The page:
Agents of SHIELD: Can Marvel Conquer the Small Screen?

Debuting this week, Joss Whedon's Avengers spinoff aims high.

Well that's a relief. When last we saw Phil Coulson, the SHIELD-agent-cum-Marvel-mascot, it was in 2012's The Avengers, and he was busy dying from an Asgardian spear-thrust in order to provide additional incentive to a flock of bickering superheroes. At least he was dying happy, though. As he explained to his boss, Nick Fury, "It's okay. It never would have worked"--meaning the Avengers--"unless they had something to..." The missing word, of course, was "avenge," and as I've noted before, you have to love a mass-market movie that has enough faith in its audience to let them complete the trope for themselves.

But now, it turns out--and here I should recommend that spoiler-averse readers who know nothing at all about the cast or premise of Agents of SHIELD may wish to stop reading--that Agent Coulson is not, in fact, dead. (Yes, the photo above was probably a giveaway.) As many fans speculated at the time, Fury lied about Coulson's demise in order to give the Avengers the "push" they needed to get over their differences and kick some extraterrestrial ass. (We already knew, after all, that Fury had fibbed about the blood-soaked Captain America trading cards supposedly found on Coulson's body.) It's a nice twist, if not exactly an unexpected one.

Or isn't it? Just minutes after Coulson (played, as always, by the congenitally likable Clark Gregg) makes his entrance early in the show's pilot episode, it's suggested that there's more going on here than meets the eye. Behind the Big Reveal that was just disclosed, there evidently lurks yet another Big Reveal not yet ready to be let out of the bag...

In other words, welcome back to the Whedon-verse. Agents of SHIELD, which debuts tonight on ABC--the full name, complete with extravagant punctuation, is Marvel's Agents of S.H.I.E.L.D.-- was created by pop-cult maestro Joss Whedon (The Avengers, Buffy the Vampire Slayer, etc.), along with his brother Jed Whedon and sister-in-law Maurissa Tancharoen. The latter two, both of whom also collaborated on the delightful Dr. Horrible's Sing-Along Blog, will serve as showrunners for the season.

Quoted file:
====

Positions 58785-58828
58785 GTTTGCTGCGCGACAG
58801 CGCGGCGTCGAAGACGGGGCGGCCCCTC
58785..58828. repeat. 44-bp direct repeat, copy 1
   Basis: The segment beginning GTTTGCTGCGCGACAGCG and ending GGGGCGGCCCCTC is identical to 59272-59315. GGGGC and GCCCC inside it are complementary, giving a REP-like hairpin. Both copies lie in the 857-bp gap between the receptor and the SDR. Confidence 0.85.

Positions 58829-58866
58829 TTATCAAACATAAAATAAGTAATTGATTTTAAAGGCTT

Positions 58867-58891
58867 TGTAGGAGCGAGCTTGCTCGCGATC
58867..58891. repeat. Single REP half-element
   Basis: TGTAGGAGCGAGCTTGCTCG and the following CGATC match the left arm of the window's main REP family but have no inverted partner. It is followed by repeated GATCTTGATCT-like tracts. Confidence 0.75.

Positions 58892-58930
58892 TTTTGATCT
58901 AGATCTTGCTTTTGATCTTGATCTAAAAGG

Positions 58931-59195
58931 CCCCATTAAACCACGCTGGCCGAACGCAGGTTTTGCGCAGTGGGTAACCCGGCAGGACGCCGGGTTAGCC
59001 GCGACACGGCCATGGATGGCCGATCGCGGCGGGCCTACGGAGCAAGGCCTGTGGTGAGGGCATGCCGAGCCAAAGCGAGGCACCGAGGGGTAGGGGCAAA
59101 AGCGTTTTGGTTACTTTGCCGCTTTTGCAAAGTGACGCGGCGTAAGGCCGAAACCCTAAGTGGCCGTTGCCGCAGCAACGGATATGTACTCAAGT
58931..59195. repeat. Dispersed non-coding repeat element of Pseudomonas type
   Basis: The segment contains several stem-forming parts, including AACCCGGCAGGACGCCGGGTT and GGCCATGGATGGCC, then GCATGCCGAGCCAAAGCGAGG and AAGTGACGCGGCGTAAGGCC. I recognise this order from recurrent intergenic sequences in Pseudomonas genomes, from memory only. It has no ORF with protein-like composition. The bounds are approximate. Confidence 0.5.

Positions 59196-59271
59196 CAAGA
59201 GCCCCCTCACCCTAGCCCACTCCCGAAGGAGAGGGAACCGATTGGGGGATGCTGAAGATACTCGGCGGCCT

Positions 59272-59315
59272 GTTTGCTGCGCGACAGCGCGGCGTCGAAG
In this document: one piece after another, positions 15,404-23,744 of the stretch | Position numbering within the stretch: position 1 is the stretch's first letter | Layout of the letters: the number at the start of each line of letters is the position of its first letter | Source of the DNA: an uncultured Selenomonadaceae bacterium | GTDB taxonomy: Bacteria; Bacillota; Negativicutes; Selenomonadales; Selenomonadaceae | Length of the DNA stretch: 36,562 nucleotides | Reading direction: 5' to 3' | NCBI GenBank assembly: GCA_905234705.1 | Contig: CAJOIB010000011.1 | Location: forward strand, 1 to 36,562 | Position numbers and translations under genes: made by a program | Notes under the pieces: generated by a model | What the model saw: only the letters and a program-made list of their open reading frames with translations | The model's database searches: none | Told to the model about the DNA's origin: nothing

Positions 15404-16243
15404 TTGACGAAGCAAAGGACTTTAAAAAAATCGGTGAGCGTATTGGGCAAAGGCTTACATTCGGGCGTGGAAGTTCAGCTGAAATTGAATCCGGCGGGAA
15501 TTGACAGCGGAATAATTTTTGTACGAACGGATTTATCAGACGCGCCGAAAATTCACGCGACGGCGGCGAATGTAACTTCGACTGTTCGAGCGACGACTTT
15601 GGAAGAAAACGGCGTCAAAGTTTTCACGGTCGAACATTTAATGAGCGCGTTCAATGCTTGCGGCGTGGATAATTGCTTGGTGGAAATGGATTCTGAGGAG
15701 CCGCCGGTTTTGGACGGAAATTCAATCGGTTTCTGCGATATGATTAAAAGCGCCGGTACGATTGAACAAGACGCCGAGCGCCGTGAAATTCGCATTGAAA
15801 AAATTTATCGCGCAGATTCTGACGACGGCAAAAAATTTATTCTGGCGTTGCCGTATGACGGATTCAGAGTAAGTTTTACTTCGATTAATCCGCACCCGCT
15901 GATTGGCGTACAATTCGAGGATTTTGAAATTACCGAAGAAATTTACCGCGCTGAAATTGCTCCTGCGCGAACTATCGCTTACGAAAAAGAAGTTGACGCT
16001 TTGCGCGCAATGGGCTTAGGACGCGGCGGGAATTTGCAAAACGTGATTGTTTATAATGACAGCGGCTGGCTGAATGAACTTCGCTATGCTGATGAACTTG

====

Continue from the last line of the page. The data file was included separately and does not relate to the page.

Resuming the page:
The premise of the show is straightforward, a kind of X-Files for the Marvel Universe. Like Iron Man 3, the series takes place after "the Battle of New York," the Avengers climax that forever changed their world by revealing to the public the existence of "gods," aliens, and a variety of walking experiments in superhumanity. (That same climactic sequence seems also to have changed our world, and not for the better, by serving as the template for every inferior Hollywood blockbuster since. But that's a subject for another time.) "Now we know they're among us--heroes and monsters," intones the show's opening voiceover. "Something impossible just happened. What are you going to do about it?"

Or, to put the question in slightly different form, "Who you gonna call?" The answer, in this case, is SHIELD--or for those of you who failed to take notes earlier, the Strategic Homeland Intervention, Enforcement and Logistics Division. (As long as we're obsessing about punctuation, this is an instance where a serial comma would be genuinely clarifying.) More specifically, Agent Coulson is putting together a small team to deal with the kind of supranormal exigencies that seem to be cropping up all over these days. As one of the members of the team, cranky alpha-male Grant Ward (Brett Dalton), puts it, "We protect people from the news they aren't ready to hear." In the pilot episode, this news takes the form of an ordinary man (J. August Richards, from Whedon's Angel) who's been injected with a variation of the ferocious-but-fickle Extremis serum--another call-out to Iron Man 3, which (no doubt coincidentally) arrives on DVD today.

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Christopher Orr is a senior editor and the principal film critic at The Atlantic. He has written on movies for The New Republic, LA Weekly, Salon, and The New York Sun, and has worked as an editor for numerous publications.

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